Showing posts from 2018

Happy New Year! A summary of my 2018...

I hope everyone had a lovely Christmas! It's been a while since I last posted on here, but now that I've got some spare time, as its the holidays, I thought I'd write a summary of this year. 2018 has been a quieter year for me although a few events such as The People's Walk for Wildlife really stand out.


January started off well with a visit to Pulborough Brooks, where I managed to see 32 species on the 1st including a lifer of Whooper Swan and Barnacle Goose. I finally got round to joining Sussex Ornithological Society and attended their annual conference and after 3 attempts saw my first Hawfinch during the invasion we had of them. I also was pleased to have 3 photos of mine shortlisted in the young bird photographer of the year.


I was lucky enough to write an article for the brilliant New Nature magazine on one of my favourite nature reserves, Pagham Harbour.

Also I went to Cuckmere Haven and had a good day of birding, seeing a Peregrine Falcon and g…

First Time Birding in a While

It's surprising how quickly the species of birds can change throughout the seasons. I haven't been birding in a few weeks now and when I arrived at Pagham Harbour nature reserve on Monday, after walking down to the start of the mudflats I was greeted with flocks of Wigeon and Teal, a real sign of the ever-approaching Winter. 

In the distance I just could about make out a flock of Avocet and Lapwing, flying back and forth. Walking back, I stopped off at the Ferry Pool hide, looking over the water, there were lots of Shelduck that were joined by more Wigeon and Teal. I could just about hear the high-pitched call of the Goldcrest just outside the hide, although it didn't make an appearance when I waited to try and get a photo. Also on the way back, a flock of Long-Tailed Tits made their appearance known with their 'pinging' call and a charm of goldfinch tried their best to fly against the relatively strong wind.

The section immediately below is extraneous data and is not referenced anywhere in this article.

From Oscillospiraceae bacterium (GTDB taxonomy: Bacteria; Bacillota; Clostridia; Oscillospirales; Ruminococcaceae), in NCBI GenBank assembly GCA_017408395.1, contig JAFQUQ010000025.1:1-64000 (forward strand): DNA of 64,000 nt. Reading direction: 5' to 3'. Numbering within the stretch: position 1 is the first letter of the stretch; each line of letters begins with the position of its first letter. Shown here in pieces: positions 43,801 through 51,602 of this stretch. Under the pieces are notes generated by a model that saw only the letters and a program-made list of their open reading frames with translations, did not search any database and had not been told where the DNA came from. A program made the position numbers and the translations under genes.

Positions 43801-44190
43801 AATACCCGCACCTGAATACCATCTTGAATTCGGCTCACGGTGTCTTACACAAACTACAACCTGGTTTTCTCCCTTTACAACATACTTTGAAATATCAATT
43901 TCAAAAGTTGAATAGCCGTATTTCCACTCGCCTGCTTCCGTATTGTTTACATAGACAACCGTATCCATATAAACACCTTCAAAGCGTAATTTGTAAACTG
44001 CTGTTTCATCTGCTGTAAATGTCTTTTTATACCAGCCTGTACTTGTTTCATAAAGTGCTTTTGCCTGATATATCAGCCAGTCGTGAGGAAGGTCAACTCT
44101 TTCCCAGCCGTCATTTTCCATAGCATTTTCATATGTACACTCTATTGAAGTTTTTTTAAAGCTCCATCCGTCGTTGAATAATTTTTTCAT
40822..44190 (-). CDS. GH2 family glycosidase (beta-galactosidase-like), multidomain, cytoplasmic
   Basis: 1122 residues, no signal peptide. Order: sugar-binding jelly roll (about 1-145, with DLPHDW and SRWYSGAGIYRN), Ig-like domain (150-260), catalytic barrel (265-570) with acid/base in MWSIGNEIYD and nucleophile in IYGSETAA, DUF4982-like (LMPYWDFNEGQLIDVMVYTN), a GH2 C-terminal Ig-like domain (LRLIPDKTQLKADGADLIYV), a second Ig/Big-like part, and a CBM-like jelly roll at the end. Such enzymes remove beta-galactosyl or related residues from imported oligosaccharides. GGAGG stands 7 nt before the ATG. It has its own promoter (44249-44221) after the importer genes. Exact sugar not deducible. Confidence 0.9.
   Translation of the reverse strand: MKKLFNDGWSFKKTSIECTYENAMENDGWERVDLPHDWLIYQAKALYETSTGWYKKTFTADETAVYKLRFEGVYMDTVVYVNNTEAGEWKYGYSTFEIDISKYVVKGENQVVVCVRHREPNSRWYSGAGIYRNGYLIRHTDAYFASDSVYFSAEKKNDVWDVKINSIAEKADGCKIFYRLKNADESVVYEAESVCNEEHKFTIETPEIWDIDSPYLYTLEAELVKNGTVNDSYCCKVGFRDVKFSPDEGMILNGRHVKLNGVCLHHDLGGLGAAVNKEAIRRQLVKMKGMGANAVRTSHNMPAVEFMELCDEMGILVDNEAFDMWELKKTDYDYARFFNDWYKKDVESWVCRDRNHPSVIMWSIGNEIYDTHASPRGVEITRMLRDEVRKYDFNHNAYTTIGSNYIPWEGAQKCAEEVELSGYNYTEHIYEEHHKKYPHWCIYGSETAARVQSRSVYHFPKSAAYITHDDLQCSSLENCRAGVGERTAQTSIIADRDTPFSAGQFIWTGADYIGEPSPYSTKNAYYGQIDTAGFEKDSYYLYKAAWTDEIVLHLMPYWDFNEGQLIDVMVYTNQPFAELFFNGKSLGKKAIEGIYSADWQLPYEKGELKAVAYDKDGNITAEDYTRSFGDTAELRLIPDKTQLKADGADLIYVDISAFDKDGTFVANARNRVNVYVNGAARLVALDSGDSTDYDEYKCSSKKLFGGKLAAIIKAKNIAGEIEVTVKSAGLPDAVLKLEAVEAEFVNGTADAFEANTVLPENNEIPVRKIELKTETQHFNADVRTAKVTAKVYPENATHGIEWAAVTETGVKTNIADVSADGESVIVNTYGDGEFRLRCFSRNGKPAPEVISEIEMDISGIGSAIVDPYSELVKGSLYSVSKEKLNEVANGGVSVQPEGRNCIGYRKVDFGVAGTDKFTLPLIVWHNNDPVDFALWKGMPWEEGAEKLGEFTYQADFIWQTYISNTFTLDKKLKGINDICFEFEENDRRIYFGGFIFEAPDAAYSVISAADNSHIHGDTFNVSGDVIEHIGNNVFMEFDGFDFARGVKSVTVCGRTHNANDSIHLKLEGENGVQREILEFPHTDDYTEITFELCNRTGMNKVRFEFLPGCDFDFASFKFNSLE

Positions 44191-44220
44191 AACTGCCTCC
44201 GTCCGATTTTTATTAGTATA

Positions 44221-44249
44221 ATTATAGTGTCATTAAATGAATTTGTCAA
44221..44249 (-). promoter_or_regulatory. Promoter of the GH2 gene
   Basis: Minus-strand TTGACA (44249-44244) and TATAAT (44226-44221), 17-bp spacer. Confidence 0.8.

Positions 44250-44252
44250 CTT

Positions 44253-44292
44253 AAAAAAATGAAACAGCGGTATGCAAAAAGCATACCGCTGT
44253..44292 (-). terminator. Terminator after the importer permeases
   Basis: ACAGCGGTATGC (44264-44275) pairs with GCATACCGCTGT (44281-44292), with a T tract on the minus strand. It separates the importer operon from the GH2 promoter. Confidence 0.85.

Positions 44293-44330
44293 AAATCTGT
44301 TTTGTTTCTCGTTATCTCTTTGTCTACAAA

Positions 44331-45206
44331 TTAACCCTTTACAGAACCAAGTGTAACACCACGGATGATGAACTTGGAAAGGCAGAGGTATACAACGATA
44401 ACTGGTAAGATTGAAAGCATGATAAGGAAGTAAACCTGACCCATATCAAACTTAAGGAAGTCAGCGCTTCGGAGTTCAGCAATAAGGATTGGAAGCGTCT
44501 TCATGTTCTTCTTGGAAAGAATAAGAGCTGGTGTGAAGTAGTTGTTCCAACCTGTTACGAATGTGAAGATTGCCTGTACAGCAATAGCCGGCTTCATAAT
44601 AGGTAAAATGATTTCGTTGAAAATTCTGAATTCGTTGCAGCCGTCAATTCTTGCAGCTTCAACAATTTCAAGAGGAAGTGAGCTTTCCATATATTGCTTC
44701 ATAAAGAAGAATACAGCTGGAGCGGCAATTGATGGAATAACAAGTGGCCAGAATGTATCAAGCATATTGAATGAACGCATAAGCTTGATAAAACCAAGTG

We then drove to Church Norton and sat on the beach for …

The People's Walk For Wildlife

It's less than a week till the People's Walk for Wildlife in Hyde Park, London, led by Chris Packham. I will be attending for lots of different reasons, not only can we raise awareness for the many environmental issues that are affecting wildlife but we can catch the governments attention which could result in some much-needed action being taken. I'm going because I care about the massive declines in birds, mammals, insects and more in this country and I can't wait to walk with people who share the same passion as me.

This time 6 years ago I attended a talk by one of my inspirations, Chris Packham, and back then I could never have imagined knowing so many young people who love wildlife as much as I do and are striving to make sure our country is thriving with wildlife for future generations to enjoy.

6 years ago, when I became really interested in wildlife I thought I was one of the only young people who cared but now I will be able to walk with 100s. Here's a vide…

Fishlake Meadows, Hampshire

On Wednesday I made the 2 hour train journey down to Romsey in Hampshire to meet up with Tom Saunders (@TommySaunders19) and walk around Fishlake Meadows nature reserve. After a short walk from the train station we made it to a viewpoint which looks over the lake.

From the viewpoint we could see a great crested grebe with chicks, greylag and canada geese and lots of hirundines. Then an adult hobby appeared in the distance, gracefully swooping in the air as it attempted to catch insects in flight. A few minutes later a huge white bird flew towards us and as it got closer it was clear it was a great white egret.